Launching in 2016, the Holland Bike Festival combines different biking activities and sports into one festival, with the underlying objective of showcasing cycling as a sustainable and healthy means of transport. For this project, we set out to create an identity that would relate to a broad audience from parents with bakfietsen (cargo bikes), to sporty types on racing bikes, MTB riders and commuters – some of whom may not even be keen cyclists. The festival is hosted in and around Amsterdam’s Velodrome in Nieuwe Sloten, and will be an annual event.
The logo was the starting point for this- inspired by bike parts, we were able to assemble a custom lettering design into an icon of fun and colour. From there, the rest of the brand developed naturally including illustrations of all types of bikes, background patterns, and so forth.
Hosted at the Velodrome Amsterdam, which is one of three velodromes in The Netherlands. For those unfamiliar with velodrome tracks, they are quite a sight to behold. the corners are banked at a hell of an angle – in fact a whopping 47°, and the entire 200 meter track is made up of beautiful wooden slats. The first velodromes were constructed during the mid-late 19th century. The oldest, from 1877, is Preston Park in Brighton, UK.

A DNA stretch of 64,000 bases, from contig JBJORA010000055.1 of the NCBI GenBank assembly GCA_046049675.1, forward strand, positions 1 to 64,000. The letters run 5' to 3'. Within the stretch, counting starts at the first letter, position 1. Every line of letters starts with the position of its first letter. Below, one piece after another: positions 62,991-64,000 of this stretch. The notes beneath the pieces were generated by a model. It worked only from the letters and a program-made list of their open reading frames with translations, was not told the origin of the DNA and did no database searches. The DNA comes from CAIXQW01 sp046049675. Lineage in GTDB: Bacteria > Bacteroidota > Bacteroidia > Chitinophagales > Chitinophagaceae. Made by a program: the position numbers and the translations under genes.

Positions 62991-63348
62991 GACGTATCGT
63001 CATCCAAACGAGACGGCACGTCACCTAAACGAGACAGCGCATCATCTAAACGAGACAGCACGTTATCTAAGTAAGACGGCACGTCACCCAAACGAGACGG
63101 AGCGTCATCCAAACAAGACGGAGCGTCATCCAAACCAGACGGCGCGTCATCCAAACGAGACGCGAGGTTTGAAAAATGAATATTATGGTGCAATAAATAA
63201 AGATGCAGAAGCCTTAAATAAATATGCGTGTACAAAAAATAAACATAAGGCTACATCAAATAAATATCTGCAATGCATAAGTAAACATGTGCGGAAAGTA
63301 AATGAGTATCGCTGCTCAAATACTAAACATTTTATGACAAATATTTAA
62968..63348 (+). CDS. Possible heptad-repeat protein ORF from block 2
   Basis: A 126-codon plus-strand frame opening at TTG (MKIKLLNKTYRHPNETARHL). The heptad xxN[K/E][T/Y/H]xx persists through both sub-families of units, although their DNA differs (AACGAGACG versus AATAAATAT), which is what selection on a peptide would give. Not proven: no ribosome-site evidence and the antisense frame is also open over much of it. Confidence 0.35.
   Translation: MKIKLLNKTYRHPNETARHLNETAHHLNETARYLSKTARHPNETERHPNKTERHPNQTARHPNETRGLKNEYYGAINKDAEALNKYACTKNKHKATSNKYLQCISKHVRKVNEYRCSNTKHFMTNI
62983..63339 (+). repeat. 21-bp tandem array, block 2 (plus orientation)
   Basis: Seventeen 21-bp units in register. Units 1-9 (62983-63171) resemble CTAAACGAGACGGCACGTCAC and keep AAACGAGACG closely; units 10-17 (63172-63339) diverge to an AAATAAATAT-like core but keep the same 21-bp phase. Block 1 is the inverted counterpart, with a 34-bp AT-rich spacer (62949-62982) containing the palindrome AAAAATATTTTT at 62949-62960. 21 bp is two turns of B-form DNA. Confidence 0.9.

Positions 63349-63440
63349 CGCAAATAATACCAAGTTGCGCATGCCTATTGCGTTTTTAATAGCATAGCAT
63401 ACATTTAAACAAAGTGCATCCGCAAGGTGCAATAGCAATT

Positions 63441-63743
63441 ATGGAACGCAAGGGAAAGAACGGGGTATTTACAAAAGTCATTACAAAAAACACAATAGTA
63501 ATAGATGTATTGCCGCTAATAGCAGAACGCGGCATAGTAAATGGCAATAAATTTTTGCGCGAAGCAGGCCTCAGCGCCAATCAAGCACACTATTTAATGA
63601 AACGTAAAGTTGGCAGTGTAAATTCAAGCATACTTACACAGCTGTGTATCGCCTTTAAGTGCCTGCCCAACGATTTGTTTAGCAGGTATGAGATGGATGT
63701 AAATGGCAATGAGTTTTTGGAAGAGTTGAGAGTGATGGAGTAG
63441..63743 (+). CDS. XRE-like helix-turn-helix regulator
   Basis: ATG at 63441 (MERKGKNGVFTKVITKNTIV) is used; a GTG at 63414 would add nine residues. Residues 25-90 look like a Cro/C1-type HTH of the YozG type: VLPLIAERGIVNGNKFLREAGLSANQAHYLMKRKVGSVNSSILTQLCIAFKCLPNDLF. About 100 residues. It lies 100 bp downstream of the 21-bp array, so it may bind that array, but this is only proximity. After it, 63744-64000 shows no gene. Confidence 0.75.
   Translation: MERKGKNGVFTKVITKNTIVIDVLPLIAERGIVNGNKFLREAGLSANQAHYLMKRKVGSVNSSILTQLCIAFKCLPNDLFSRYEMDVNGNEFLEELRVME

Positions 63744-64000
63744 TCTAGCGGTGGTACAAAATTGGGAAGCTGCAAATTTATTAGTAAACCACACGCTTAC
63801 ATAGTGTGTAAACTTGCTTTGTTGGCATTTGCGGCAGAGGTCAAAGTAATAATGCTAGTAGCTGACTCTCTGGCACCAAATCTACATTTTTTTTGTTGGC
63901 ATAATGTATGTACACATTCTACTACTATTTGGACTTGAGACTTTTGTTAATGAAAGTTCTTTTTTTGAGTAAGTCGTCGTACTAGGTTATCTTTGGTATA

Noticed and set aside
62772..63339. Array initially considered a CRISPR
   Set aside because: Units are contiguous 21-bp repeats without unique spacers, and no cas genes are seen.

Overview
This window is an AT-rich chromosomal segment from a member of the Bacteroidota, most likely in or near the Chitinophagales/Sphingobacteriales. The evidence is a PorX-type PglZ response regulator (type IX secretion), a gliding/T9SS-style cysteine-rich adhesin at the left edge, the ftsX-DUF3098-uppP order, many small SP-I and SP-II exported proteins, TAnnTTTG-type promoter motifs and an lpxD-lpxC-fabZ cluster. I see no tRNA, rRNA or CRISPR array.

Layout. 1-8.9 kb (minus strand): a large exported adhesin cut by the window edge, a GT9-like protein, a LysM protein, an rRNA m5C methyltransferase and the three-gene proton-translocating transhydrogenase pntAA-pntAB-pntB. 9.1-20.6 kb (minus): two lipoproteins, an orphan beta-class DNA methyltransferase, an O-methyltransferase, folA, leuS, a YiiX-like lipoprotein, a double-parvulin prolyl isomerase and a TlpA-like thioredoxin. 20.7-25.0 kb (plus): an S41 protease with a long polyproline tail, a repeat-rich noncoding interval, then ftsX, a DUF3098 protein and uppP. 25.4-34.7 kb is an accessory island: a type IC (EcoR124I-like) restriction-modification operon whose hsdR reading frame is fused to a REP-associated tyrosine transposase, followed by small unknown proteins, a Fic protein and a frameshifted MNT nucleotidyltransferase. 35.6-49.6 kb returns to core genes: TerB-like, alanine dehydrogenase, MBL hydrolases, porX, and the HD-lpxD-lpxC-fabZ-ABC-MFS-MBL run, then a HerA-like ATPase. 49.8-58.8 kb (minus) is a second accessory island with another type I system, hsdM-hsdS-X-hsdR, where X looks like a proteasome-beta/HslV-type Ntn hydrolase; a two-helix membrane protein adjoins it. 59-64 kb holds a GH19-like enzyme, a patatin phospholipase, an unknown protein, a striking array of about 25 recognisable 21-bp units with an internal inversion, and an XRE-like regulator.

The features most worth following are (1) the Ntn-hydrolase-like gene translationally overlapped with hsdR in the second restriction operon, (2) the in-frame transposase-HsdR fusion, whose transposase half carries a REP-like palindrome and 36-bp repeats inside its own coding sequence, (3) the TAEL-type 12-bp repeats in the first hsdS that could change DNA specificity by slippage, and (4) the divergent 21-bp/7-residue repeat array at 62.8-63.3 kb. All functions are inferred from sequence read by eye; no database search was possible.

Some of us went down to the Velodrome here in Amsterdam to visit and experience the building, as it can be a great inspiration to see the location of where our work will end up. What did we pick out? The colours and the dated (or let’s just call it ‘vintage’) look of the building.
Important cycling events held on tracks usually have lines laid out in a specified arrangement. There are some variations between velodromes, but they all aim to assist riders in holding a straight line and avoid drifting onto the flatter section below where they risk their tyres sliding out.
Short run-down of the colours, starting from the inside out. The inside sky blue band is typically 10% of the surface. It’s not technically a part of the track; although it’s not illegal to ride there, moving into it to shortcut another rider gets you disqualified. 20 centimetres above the blue is the black measurement line. The inner edge of defines it the full length of the track. Then there’s a red and black sprinter’s lane, a black finish line and another blue line for motorbikes. So stay sharp and keep track on the track.